The pre-Budget report brought about changes to IHT but what does this mean for IFAs? Peter McGahan examines the Government's reasons for the changes and the implications for advisers
The last few pre-Budget reports have been dominated by issues in relation to inheritance tax (IHT). I wonder why. It's very interesting to see what the potential may be for the future of IHT planning for the IFA.
Before going into them it's worth taking a closer look at what motivation the Government has for this latest bout of changes.
The decision to change legislation to include a simple usage of the two nil-rate bands was an interesting one. On the face of it, there was little change - or was there? More on that in a second.
Why, I asked myself, has the Government proposed this change? I approached the answer with the assumption that the Government didn't want to take in less tax.
We all know there are plenty of people who do not use the first nil-rate band on death and that money is easy picking for the Government on second death. Why give that away?
Is it possible this will offer the ability for it to get rid of the need for a deed of variation, and hence, when it deletes that option, there will be less of an outcry?
This will then open the potential for future tweaks to the system that cannot be closed off after the event, and forces people to make stronger and less flexible decisions now.
Perhaps the real reason may relate to the gain it takes on IHT versus care costs. Consider that only 40% of the excess over £300,000 is taxed for IHT. For long-term care the tax is potentially almost 100% of the estate.
Currently the first nil-rate band planning on death allows for plenty of complications for local authorities. How do you value a property on the open market when it is partly owned with a tenancy in common? It is valueless. What happens when the other tenancy is owned by a trust? Other assets can also be owned as tenants in common. Pre-first death planning may involve taking certain cash elements outside of the estate, which further complicates matters for local authorities in determining estate values.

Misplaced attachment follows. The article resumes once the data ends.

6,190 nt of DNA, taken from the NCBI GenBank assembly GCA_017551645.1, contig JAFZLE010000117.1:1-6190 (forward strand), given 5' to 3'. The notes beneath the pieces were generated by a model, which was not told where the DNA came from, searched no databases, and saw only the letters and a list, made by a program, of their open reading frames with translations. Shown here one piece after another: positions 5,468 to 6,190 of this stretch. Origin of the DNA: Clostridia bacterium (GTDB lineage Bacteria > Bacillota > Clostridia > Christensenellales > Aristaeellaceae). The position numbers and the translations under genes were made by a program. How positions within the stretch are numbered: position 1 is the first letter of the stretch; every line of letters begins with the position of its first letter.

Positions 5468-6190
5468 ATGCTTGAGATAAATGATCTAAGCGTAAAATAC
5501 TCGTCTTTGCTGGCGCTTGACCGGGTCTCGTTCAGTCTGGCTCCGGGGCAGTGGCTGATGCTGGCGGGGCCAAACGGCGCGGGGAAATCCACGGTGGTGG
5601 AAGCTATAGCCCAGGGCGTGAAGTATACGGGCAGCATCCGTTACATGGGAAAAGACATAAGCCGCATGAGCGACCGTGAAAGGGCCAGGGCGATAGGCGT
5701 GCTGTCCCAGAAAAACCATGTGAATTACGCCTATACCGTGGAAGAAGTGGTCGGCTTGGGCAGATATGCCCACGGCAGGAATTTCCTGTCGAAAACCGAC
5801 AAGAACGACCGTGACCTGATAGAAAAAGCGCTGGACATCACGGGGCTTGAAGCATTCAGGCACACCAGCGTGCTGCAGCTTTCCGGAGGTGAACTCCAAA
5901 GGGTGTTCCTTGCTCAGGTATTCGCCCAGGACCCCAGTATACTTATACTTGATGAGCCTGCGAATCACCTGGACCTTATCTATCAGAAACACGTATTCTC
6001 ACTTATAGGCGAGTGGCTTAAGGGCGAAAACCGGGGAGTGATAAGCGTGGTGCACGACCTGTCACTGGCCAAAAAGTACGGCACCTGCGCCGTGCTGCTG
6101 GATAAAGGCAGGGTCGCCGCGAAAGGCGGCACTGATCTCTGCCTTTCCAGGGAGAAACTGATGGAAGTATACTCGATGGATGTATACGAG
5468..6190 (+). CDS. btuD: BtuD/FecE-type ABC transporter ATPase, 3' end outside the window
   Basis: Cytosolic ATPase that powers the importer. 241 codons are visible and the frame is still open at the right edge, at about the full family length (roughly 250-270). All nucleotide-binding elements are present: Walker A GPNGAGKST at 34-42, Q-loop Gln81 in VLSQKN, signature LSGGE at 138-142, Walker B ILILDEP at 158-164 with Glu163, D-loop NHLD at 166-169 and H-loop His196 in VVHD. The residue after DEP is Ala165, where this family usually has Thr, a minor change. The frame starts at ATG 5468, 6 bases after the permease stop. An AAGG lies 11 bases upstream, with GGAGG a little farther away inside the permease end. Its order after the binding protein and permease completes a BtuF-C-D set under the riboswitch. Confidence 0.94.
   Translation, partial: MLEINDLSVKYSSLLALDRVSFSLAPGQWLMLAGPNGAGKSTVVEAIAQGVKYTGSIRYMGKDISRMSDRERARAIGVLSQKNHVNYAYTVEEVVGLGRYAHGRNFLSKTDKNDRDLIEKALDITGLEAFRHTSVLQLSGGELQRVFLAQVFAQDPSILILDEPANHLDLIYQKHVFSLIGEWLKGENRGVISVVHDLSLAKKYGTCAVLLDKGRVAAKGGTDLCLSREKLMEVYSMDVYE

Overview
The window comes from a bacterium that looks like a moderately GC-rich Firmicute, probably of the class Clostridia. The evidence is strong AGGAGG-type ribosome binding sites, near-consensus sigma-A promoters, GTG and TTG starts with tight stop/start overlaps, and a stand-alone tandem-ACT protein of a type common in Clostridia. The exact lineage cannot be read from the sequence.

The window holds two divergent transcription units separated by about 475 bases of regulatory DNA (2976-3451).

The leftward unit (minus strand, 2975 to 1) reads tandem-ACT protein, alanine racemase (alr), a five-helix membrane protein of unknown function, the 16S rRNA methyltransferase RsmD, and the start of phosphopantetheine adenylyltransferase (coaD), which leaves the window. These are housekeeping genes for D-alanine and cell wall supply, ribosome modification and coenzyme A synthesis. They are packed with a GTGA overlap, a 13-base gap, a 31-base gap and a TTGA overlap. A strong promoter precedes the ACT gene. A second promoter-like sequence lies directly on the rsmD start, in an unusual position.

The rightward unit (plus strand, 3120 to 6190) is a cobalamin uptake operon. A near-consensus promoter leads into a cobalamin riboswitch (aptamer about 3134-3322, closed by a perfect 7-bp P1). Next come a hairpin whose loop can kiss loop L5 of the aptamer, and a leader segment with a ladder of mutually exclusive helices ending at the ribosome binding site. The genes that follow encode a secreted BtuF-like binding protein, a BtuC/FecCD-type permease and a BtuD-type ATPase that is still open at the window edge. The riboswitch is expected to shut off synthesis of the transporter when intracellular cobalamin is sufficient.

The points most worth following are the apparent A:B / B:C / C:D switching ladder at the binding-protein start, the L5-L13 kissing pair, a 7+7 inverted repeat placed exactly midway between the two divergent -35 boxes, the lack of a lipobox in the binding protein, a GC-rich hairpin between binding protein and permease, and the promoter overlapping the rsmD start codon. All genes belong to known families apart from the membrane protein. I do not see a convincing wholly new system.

The change to allow individuals to use both nil-rate bands on second death could easily lure people into thinking there is no point in planning for IHT on first death. The above may well be the mackerel to catch the bass, I wonder.
In relation to any care remember, however, the rule on deliberate deprivation of capital. Any planning should be completed well in advance of any thoughts of going to care.
In many ways it will be business as usual. For us these changes do little to deflect us from what we are already doing. So what were the options and how have they changed?
This introduction should now negate the need for life insurance policies written on a second death basis for those with estates of £600,000 or less, and nail the coffin lid for this type of planning, that, for me, never had a place to play. While nothing here has changed, some advisers had continued to plan for estates over £300,000 using life insurance plans. This was, and still is, a waste of time and money and doesn't mitigate the tax; it just ensures the Government receives it. Above £600,000 things become interesting, however.
Clearly trust work is one of the best ways to plan over and above this number if you want to mitigate the tax. This of course has not changed in the pre-Budget, so all is well again.